- Series: BIOLOGICAL Anthropology (3rd Edition)
- Paperback: 648 pages
- Publisher: Pearson; 3 edition (August 11, 2011)
- Language: English
- ISBN-10: 0205150683
- ISBN-13: 978-0205150687
- Product Dimensions: 8.4 x 1 x 10.8 inches
- Shipping Weight: 2.5 pounds
- Average Customer Review: 48 customer reviews
- Amazon Best Sellers Rank: #321,926 in Books (See Top 100 in Books)
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“The material and issues included are terrific - I could even say of all of the texts on the market, this book is the most appropriate and includes the most interesting material and topics. It's really innovative in this area.”
Professor Mary Willis, University of Nebraska — Lincoln
“It is evident that the authors have written this text after their experiences of teaching an introductory course, it appears they definitely had students' interests in mind when developing this text.”
Professor Kathleen Rizzo, University of Illinois — Chicago
“The examples make the material "real" for the students, rather than memorizing dry definitions.”
Professor Samantha Hens, University of California Sacramento
About the Author
In This Section:
I. Author Bio
II. Author Letter
I. Author Bio
Follow Us On Twitter: @BioAnthroSAA
Craig Stanford is a professor of anthropology and biological sciences at the University of Southern California, where he also directs the Jane Goodall Research Center. He has conducted field research on primate behavior in south Asia, Latin America, and East Africa. He is well known for his long-term studies of meat-eating among wild chimpanzees in Gombe, Tanzania, and of the relationship between mountain gorillas and chimpanzees in the Impenetrable Forest of Uganda. He has authored or coauthored more than 120 scientific publications. Craig has received USC’s highest teaching awards for his introductory biological anthropology course. In addition, he has published eleven books on primate behavior and human origins, including Significant Others (2001), Upright (2003) and Beautiful Minds (2008). He and his wife, Erin Moore, a cultural anthropologist at USC, live in South Pasadena, California, and have three children.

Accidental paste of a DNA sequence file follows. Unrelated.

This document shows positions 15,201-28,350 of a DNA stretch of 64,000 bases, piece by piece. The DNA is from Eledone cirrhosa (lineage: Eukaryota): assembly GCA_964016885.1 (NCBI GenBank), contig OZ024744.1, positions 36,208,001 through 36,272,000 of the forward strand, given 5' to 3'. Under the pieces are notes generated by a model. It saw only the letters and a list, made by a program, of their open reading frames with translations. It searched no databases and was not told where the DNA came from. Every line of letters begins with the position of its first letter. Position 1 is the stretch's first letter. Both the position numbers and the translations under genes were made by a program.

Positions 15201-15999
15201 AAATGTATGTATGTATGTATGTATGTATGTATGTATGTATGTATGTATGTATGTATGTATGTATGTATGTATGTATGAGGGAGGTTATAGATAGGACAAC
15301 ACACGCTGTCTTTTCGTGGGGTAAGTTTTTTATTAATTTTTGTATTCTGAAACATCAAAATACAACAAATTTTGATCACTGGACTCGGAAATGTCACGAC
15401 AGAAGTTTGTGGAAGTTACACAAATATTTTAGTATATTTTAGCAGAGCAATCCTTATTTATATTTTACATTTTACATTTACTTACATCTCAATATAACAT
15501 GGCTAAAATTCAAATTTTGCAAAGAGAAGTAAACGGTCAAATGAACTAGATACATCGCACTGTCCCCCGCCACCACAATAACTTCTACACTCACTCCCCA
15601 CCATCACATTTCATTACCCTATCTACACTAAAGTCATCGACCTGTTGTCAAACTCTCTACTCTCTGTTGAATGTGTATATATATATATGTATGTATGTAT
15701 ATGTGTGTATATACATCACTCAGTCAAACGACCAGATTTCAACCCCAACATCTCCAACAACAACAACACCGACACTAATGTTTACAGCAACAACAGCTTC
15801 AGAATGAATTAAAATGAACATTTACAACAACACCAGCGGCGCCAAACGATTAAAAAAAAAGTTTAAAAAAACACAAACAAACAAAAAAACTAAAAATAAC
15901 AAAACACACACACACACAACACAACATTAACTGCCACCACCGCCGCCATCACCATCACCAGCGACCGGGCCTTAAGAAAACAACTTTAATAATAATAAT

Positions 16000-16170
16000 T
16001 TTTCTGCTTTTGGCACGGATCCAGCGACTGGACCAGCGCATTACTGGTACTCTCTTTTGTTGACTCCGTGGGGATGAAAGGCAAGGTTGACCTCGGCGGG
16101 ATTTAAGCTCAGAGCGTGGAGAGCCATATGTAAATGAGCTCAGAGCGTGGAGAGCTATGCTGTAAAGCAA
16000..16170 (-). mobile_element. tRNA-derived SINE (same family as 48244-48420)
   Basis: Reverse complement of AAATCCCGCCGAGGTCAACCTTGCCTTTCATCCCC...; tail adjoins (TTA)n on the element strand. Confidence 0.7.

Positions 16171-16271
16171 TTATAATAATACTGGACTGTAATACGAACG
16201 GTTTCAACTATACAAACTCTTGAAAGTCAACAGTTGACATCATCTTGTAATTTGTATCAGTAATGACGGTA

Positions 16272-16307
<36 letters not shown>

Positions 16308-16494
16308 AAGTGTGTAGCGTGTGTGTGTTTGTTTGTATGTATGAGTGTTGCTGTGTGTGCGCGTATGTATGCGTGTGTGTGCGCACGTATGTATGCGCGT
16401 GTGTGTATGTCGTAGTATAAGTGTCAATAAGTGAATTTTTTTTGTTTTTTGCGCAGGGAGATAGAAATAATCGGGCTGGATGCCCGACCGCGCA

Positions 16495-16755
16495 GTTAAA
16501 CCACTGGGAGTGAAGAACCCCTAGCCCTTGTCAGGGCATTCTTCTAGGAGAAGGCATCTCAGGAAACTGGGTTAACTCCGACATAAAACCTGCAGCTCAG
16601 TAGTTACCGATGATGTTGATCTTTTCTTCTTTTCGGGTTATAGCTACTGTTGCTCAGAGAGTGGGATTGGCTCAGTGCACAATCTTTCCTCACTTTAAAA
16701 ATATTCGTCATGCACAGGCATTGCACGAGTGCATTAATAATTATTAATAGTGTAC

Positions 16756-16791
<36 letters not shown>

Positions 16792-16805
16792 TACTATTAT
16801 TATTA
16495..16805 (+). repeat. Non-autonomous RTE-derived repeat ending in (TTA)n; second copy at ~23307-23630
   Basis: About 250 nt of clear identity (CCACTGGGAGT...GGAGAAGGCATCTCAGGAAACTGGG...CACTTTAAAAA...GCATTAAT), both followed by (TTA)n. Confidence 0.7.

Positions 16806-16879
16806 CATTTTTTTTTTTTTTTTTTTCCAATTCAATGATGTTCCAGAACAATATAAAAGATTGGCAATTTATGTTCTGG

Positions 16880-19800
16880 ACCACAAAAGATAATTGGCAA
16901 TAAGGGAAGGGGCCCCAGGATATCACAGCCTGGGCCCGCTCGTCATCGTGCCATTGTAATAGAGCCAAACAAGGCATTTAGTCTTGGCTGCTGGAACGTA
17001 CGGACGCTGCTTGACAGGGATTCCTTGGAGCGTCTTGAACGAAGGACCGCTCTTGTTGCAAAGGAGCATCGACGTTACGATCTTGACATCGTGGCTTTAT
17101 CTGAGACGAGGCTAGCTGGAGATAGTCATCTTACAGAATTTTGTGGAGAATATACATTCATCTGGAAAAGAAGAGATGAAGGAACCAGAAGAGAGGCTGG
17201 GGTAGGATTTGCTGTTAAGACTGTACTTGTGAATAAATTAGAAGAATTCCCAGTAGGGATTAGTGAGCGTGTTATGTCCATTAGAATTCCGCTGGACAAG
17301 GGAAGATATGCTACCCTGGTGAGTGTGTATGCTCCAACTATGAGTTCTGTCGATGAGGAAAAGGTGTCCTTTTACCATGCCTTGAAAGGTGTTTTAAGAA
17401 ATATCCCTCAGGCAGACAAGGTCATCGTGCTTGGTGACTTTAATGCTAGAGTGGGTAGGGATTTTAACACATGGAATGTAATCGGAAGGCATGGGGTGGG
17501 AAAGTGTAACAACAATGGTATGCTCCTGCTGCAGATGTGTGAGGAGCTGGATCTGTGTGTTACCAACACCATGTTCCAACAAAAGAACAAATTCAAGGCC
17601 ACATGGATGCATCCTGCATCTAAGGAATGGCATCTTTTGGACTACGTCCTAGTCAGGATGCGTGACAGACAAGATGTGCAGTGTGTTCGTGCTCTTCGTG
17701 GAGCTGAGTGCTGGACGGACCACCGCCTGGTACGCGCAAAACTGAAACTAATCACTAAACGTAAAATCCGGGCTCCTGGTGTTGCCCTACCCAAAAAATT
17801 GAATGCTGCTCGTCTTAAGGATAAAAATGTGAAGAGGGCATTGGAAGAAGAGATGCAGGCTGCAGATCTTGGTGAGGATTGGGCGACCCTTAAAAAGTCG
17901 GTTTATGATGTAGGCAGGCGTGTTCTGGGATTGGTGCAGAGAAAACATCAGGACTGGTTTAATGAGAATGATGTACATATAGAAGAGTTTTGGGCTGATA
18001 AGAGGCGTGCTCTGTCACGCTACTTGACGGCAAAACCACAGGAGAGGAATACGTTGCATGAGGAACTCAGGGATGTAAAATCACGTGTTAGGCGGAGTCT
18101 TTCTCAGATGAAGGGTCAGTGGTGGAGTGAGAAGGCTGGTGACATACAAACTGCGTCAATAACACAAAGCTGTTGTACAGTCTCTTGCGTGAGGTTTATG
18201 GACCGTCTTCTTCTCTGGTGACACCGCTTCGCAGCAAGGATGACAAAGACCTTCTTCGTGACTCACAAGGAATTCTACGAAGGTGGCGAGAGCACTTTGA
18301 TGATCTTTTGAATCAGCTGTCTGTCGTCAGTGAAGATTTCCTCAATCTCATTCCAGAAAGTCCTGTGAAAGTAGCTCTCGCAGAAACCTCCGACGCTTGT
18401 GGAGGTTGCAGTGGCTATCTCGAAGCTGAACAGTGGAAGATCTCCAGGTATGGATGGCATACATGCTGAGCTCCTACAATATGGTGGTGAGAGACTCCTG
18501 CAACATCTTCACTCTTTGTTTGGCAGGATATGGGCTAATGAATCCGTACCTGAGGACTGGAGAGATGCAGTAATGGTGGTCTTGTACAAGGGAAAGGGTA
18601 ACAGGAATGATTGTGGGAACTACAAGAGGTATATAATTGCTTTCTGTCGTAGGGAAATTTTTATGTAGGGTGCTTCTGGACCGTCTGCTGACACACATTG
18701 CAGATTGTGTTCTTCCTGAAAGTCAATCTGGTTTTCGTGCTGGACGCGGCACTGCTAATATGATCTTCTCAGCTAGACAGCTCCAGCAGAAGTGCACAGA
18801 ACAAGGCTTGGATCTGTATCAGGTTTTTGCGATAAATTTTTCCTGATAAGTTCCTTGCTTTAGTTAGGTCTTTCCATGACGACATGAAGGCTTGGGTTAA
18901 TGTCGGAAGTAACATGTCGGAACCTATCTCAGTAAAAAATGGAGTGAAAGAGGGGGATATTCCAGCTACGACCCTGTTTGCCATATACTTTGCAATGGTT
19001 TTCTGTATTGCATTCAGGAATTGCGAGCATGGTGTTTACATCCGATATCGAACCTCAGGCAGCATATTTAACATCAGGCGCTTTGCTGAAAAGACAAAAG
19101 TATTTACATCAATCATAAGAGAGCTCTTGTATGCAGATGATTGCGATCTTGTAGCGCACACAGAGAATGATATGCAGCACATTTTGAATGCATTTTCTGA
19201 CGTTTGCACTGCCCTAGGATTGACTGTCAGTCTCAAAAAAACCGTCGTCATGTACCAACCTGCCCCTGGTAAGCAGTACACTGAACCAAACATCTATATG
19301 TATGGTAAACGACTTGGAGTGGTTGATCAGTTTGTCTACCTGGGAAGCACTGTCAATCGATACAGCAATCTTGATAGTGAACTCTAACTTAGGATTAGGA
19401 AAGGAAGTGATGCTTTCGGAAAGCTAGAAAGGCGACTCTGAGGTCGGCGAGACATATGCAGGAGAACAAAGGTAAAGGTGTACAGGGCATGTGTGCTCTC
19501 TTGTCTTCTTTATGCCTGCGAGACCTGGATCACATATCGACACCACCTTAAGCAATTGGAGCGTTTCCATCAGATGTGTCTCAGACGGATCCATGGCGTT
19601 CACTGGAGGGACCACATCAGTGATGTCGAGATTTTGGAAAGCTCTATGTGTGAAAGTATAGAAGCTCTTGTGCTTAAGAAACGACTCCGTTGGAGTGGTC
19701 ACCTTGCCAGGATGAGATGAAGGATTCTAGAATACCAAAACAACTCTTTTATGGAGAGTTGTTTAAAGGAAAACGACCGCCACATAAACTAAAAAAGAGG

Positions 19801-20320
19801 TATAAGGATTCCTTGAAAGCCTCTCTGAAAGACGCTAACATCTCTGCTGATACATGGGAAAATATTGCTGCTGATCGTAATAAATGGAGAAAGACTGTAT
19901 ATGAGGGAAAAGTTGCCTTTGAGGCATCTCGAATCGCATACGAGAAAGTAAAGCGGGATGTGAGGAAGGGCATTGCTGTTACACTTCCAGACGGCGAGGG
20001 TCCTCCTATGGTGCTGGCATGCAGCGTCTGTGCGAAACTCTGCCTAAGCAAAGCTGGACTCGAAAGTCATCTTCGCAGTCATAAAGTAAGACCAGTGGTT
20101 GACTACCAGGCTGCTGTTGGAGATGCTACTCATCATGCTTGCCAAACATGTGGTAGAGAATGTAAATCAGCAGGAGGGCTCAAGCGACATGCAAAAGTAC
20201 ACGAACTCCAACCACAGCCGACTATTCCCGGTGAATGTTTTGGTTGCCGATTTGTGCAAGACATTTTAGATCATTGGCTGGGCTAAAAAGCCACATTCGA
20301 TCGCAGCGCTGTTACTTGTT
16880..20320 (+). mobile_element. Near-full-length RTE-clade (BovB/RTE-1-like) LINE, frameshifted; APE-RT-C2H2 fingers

John Allen is a research scientist in the Dornsife Cognitive Neuroscience Imaging Center and the Brain and Creativity Institute at the University of Southern California. Previously, he was a neuroscience researcher at the University of Iowa College of Medicine and a faculty member in the Department of Anthropology at the University of Auckland, New Zealand, for several years. His primary research interests are the evolution of the human brain and behavior, and behavioral disease. He also has research experience in molecular genetics, nutritional anthropology, and the history of anthropology. He has conducted fieldwork in Japan, New Zealand, Papua New Guinea, and Palau. He has received university awards for teaching introductory courses in biological anthropology both as a graduate student instructor at the University of California and as a faculty member at the University of Auckland. In addition to BiologicalAnthropology, he is also the author of Medical Anthropology: A Biocultural Approach (with Andrea S. Wiley; 2009) and The Lives of the Brain (2009). John and his wife, Stephanie Sheffield, have two sons, Reid and Perry.
Susan Antón is a professor in the Center for the Study of Human Origins, Department of Anthropology at New York University, where she also directs the M.A. program in Human Skeletal Biology. Her field research concerns the evolution of genus Homo in Indonesia and human impact on island ecosystems in the South Pacific. She is best known for her work on H. erectus in Kenya and Indonesia, for which she was elected as a fellow of the American Association for the Advancement of Science (AAAS) in 2008. She is past editor of the Journal of Human Evolution. She received awards for teaching as a graduate student instructor of introductory physical anthropology and anatomy at the University of California, was Teacher of the Year while at the University of Florida, and a Golden Dozen teaching award recipient at NYU. She has been twice elected to Who’s Who Among America’s Teachers. Susan and her husband, Carl Swisher, a geochronologist, raise Anatolian shepherd dogs.